Somerford Common: Monday, 30th December 2019

As we missed a few sessions due to adverse weather (and a week away) in December, I decided to throw in a last ringing session for 2019 at Somerford Common on Monday.  I had my newest and oldest trainee with me, Tony Marsh, (the only one of my trainees who is actually older than me, and I am ancient, and the most recent to join the team).  As he is not yet extracting birds, I only set a few nets adjacent to the feeding station.  Tony has been a big help in reporting resighting of colour ringed Marsh Tits in Webb’s Wood over the years, and the least I can do by way of thanking him, is help him achieve his wish to become involved in ringing.

There is still no sign of any numbers of Redpoll, Siskin or Brambling turning up at Somerford yet: with just one caught at our last trip to Somerford, over the other side of the wood (and completely overshadowed by the two Buzzards).  They will come in the next two months (I hope).

As usual, Blue Tits dominated the catch, but there was also a good number of Chaffinch. In fact, we ringed as many Chaffinch as we did Blue Tit, and four times the number of Great Tits ringed.  However, both of those Tit species had good numbers of retrapped birds.

The list for the session was: Great Spotted Woodpecker 1; Blue Tit 8(6); Great Tit 2(6); Coal Tit 1; Marsh Tit (2); Redwing 2; Blackbird 1; Chaffinch 8.  Totals: 23 birds ringed from 7 species; 14 birds retrapped from 3 species, making 37 birds processed from 8 species.  Not the most striking of catches – although the Redwing were an unexpected bonus, as they have rather disappeared from the area after the recent wet weather.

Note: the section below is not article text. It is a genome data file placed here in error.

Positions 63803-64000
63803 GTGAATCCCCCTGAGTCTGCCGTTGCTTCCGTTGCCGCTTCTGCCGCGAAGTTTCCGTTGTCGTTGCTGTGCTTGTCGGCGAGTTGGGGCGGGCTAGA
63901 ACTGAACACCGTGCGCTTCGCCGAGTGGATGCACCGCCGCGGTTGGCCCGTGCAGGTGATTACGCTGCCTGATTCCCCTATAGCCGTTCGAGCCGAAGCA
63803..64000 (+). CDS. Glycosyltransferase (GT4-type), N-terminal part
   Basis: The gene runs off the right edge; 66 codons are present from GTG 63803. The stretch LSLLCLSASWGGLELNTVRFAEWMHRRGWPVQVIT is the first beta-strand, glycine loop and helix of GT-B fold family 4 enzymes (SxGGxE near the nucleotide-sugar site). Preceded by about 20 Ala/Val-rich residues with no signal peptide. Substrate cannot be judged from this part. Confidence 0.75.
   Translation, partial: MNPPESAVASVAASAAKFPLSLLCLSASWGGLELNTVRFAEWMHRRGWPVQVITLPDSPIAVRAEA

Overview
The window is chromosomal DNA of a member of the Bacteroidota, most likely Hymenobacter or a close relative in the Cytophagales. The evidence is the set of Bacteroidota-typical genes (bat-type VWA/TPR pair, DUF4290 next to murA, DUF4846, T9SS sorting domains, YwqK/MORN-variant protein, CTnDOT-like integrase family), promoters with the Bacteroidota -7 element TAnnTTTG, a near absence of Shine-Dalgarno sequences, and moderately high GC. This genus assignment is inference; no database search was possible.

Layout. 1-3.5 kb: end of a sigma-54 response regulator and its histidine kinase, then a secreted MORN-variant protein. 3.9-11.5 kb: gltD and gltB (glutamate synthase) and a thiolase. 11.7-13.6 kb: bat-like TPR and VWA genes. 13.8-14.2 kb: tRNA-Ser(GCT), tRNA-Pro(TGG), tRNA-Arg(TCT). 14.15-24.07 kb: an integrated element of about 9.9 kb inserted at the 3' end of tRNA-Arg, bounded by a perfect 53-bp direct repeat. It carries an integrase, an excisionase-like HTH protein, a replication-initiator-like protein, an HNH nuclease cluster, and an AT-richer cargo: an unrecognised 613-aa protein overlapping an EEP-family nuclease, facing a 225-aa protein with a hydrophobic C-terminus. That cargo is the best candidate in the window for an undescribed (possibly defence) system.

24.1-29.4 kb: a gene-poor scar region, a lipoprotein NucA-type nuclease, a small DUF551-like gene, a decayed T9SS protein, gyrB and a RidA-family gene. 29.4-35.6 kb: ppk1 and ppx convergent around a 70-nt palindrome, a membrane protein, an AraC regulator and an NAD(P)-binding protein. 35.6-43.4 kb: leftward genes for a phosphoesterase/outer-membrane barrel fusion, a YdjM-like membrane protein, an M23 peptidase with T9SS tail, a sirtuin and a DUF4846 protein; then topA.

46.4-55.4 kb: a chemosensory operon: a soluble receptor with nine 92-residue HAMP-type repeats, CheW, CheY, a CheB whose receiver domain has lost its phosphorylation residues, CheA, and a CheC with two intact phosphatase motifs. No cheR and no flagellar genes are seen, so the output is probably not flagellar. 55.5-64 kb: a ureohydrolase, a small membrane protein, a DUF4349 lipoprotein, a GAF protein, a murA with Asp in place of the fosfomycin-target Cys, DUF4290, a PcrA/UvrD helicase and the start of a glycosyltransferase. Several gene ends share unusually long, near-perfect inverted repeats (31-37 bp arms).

At about 10:00 we were joined by Tom Blythe.  Tom is the Beat Forester for Forestry England and covers a ridiculous amount of territory: all of the FE estate in Gloucestershire and Wiltshire.  He is very helpful, keeping me informed of what FE are doing in our local woods and on how they might impact on our activities. As an example, on the western side of the wood, alongside the Stopper’s Hill road, they have been harvesting the conifers that have come to maturity, ready for market.  He let me know that the plan is to let that harvested area regrow naturally, with native tree species, rather than re-use it for another conifer crop.  That should provide us with an excellent opportunity for a project to monitor how the birdlife recolonises the area.  Another good thing about Tom (and Kate Wollen, the assistant ecologist for the area) is that they are vocal in their appreciation of the reporting they get from us – both our session reports and the annual Braydon Forest report.

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